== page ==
I have learned that marketing has room for integration. Email and search remain the areas where most marketers spend their top dollars, and for good reason: Email and search both perform very well. All forms of marketing are interrelated, and social media is finding its place in the spectrum.

8. Social Media Is a Mindset, Not Just a Toolset

You have to incorporate the essence of social media into your thinking. Don't just change your toolset (tactics); change your mindset (strategy).

9. Be Yourself, Whoever That May Be

A good friend of mine has a mantra that she follows in every respect: "Be yourself." (It's even her personalized license plate.) No better advice can be given, whether or not you engage in social media. One thing is certain: You can't be who you are not. (See Step 4.)

Use your photo as your avatar and your name as your handle. That's not to say you shouldn't have an identity tied to your brand. It's just that in social media people would rather relate to and build trust with other people than with brands. It's a trust economy, after all.

10. Social Media Is Not a Religion

Although it does come with a set of largely unwritten rules (sorry, I don't know of any stone tablets that have been brought down from Mt. Sinai), social media is not a religion, no matter how hard guys like me try to make it one. There is room for experimentation. In fact, experimentation is the only way the medium will grow.

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Paul Chaney is a veteran digital marketing consultant, trainer, writer, editor, and author of four books, including The Digital Handshake: Seven Proven Strategies to Grow Your Business Using Social Media. Reach him via

LinkedIn: Paul Chaney

Twitter: @pchaney

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  • by Erin Wiles Tue Dec 1, 2009 via web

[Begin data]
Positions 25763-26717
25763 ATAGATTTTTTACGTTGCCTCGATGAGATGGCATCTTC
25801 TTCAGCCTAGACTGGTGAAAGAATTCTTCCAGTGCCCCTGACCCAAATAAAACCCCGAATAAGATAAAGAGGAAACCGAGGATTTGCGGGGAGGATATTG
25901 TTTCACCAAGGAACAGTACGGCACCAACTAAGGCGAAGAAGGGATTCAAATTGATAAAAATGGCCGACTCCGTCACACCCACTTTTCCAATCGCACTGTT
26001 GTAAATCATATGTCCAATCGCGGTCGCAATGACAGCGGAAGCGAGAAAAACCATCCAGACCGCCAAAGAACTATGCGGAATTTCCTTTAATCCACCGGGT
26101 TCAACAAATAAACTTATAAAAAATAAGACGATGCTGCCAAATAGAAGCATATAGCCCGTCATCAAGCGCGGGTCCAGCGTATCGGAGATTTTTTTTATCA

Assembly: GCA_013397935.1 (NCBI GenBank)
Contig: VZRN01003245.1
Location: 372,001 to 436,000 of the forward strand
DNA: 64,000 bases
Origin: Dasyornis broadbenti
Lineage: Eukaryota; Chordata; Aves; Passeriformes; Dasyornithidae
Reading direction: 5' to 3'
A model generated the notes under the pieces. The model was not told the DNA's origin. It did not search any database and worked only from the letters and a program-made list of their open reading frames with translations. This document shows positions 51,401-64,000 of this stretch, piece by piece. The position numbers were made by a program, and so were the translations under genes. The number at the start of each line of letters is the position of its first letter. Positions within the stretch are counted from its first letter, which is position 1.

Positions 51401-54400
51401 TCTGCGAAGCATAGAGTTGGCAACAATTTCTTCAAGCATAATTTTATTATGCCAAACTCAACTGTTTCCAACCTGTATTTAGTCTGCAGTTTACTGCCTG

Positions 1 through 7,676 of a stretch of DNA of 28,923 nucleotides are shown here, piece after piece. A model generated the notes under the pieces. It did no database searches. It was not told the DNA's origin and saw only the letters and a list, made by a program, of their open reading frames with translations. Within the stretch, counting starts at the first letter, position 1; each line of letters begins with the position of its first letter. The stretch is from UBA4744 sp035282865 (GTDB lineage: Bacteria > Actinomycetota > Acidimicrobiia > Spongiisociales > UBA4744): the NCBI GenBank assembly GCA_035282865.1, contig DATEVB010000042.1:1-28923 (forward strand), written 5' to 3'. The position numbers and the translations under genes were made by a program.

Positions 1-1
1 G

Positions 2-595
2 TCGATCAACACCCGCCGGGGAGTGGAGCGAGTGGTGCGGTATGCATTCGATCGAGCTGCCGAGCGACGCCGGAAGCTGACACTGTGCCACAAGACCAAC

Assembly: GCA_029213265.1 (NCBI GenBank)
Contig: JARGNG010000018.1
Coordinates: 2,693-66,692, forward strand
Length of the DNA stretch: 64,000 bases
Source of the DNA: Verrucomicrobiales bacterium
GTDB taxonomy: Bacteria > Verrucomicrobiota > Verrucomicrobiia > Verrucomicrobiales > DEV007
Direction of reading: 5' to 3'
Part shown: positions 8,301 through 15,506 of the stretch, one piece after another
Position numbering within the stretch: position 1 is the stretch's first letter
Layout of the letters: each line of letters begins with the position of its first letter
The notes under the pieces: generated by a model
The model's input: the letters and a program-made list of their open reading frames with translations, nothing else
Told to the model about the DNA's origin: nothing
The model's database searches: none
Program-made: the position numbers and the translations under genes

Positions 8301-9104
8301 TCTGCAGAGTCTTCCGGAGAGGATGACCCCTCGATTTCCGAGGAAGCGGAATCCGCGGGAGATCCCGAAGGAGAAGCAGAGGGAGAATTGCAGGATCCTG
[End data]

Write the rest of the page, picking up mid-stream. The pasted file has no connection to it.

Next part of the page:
Good article! The 10 commandment bug must be going around. Here is another recent post from Noupe on 10 Commandments of Social Media ( and I published a blog yesterday on my ten twitter commandments ( Thank you for providing us with helpful guidelines.

  • by Chloe Wed Dec 2, 2009 via web

    Thanks for sharing, this is a good article and it's truly helpful.

  • by chris marentis Thu Dec 3, 2009 via web

    I would add to this list an 11th commandment...if that is "kosher":-)

    All the work you do in social media marketing, including as you point out conversion, is not worth anything if you do not have a system and strategy to follow up.

    Thanks for the great post.

  • by PLANETwebfoot Wed Jan 6, 2010 via web

    All very useful and important tips on social networking, thanks for sharing. Each point is important, but I find #6 - Give, and You Shall Receive so true.

  • by Peg Mulligan Mon Jan 25, 2010 via web

    #3 Content Is King, but Conversation Is Queen really resonates with me. As a new blogger, last year was all about building up content and finding my own voice. This year's resolution is to focus as much on conversation, which dovetails with #2, "Win the Right to Be Heard." Earning one's place in the community is a gradual process and really separates out those who are here for the long-term, as well as those who have a genuine #8 social media mindset. It's all a Ying and Yang balancing act, between content and conversation.